#153: Pullman, WA 3/13/18

“I’ve sorta got it figured out,” mused Mayor Glenn Johnson after the roll call was complete. “If I start with ‘present,’ then everyone else goes ‘here.’ And if I go with ‘here,’ everyone goes ‘present!’”

It was an intriguing conspiracy theory–made even more intriguing when no one issued any denial. But what was undeniable was that the mayor’s booming radio voice made his mundane announcement about the Irish Feast twice as tantalizing.

“They have corned beef and cabbage, salad, hot bread, pie, and coffee for a mere seven bucks,” Johnson rattled off in a cadence not heard since the days of Cronkite.

“Dave at one time went to Ireland just to get the right corned beef recipe,” he gave an avuncular nod. “And the pie is top of the line, I’ll tell you that.”

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TOP O’ THE LINE

Before I could even reserve my tickets for the Irish Feast, the mayor added with sizzle, “with that, it’s time now for arts in Pullman!”

“This is a picture of our fab new building,” the art museum director bragged, flashing the looming structure onscreen for the room to admire. She then lasered in on her main purpose: to get the council on board with a creative district in downtown Pullman.

“I’m hoping that with the Downtown Coug–I’m calling it the Downtown Coug. It’s not the official name,” she cautioned. (It was probably for the best; “Downtown Coug” is, I suspect, a type of fetish I am not willing to Google.)

“I don’t know personally if I’m 100 percent [for] making Pullman an ‘arts district,’” Councilmember Al Sorensen winced.

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This man is not into Downtown Coug.

“It’s a creative district,” the museum director gestured excitedly. “If it was just about art, I’d be out there throwing statues up. You know me!”

She added, “we’re moving away from coal. We’re moving away from gas. We don’t have the Big Five anymore. We don’t have cars.”

Wow, I had no idea Pullman was once a coal-gas-carmaking hub. By all means, reinvent yourselves! Councilmember Ann Parks heartily agreed.

“We don’t really have an identity in our town and I think it could be something we could be known for.”

But I would argue that Pullman, as of this writing, already has an identity: as the home of politicians moonlighting as art critics.

“In 2016, we wrapped the utility box that you see here in the photo with art,” a staffer explained, displaying a colorful photo of the masterpiece. “And we have gotten just rave reviews about that!”

But two more utility boxes were in line for a makeover and the council would now get to review the cream of the crop submissions.

“The colors appear a little more muted than they actually are in the art,” she hedged as council stared at the vivid landscape titled “Starry Lentils.”

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This screams “utility box.”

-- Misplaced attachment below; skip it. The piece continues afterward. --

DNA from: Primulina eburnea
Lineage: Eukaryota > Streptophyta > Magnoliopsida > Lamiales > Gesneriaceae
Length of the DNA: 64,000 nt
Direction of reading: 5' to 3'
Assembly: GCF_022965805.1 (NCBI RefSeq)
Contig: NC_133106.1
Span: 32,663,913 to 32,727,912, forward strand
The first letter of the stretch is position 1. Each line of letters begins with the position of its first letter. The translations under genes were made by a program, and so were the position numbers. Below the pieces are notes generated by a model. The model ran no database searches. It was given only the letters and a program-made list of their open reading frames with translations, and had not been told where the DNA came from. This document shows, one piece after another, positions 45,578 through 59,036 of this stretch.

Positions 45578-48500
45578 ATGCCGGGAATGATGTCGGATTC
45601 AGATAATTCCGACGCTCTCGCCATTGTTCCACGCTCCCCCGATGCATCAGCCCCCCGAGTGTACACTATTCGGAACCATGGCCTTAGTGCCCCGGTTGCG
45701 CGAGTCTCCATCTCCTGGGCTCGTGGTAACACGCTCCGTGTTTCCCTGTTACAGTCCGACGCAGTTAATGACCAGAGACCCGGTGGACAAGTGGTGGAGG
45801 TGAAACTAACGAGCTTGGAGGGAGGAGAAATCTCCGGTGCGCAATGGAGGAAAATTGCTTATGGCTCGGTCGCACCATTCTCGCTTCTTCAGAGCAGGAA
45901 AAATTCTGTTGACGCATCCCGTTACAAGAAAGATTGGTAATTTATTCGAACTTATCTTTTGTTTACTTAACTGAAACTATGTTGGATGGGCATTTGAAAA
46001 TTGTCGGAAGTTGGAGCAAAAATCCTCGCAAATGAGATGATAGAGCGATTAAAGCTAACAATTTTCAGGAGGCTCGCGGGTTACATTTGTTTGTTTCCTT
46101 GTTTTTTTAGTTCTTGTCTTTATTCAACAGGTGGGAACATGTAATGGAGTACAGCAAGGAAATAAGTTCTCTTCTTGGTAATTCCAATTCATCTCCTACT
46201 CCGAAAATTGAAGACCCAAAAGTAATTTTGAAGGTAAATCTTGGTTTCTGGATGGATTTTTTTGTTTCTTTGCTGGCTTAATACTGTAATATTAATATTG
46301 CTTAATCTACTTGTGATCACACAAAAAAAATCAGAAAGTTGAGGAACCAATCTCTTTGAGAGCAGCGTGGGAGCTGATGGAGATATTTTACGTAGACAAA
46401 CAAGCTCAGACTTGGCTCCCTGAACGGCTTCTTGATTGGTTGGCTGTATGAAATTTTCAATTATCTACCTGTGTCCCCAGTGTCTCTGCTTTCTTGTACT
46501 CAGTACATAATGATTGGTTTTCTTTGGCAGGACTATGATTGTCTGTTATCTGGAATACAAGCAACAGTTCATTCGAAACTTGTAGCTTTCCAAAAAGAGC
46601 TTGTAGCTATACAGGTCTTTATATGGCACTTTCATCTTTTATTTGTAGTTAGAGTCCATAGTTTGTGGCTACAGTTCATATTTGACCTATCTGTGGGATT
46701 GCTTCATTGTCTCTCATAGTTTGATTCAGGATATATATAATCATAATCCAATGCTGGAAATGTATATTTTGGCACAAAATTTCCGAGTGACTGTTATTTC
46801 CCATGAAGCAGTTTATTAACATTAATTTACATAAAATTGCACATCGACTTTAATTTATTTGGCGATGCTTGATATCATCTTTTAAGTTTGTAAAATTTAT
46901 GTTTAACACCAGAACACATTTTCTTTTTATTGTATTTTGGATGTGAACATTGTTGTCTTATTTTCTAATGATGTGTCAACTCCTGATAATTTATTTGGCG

“I like the drawings more than I like the photography. I think that we have more possibility to make it pop,” noted Councilmember C. Brandon Chapman. “I like the ‘Starry Lentils.’ I think that could be just cheerful.”

“When the artist says he likes people to come up close, we’ve already had a utility box hit by a car,” quipped the mayor to laughter.

The staffer nodded after noting council member preferences. “Okay, so we have very strong direction on ‘Lentils.’”

“That’d be a great mural!” exclaimed Chapman, pointing to a black and white pictorial of a woman in various costumes. “That’d be really fantastic on one of these spaces where we just have a lot of concrete. I think you could tell a story better that way than if it were wrapped.”

Save it for the new Downtown Coug, folks!

Month in Review: July 2017

July was noteworthy for two reasons. First: it was Mayor’s Month! That’s right, we talked on the podcast to an unprecedented four mayors from three continents. What we heard was heartwarming in some cases and tear-jerking in others.

Second: this being July, of course we saw fireworks! Mostly they were of the verbal variety. But in one case, someone actually brandished a firework in a council meeting. If you don’t remember that moment, perhaps you should browse our July Month in Review page.

And if you’re still questioning whether July’s council meetings are worth a second look, at least find out why this woman is so g–d– happy:

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Interview #56: Cork, IE Lord Mayor Tony Fitzgerald (with podcast)

This podcast interview is available on iTunesStitcherPlayer FM, and right here:

Cork is a very old city and by my cursory count, Tony Fitzgerald may well be the six-hundredth-or-so mayor to lead the council! He has been a councilor since 2004 and I was curious to know where he stood on putting cameras in the council chamber. He has an open mind and wants to do his research, but also says that the rules are a firm “no” on the issue.

Q: I noticed that the Cork City Council does not live stream its meetings. In fact, in 2014 the council voted against live streaming by a margin of 22-6. Which side were you on?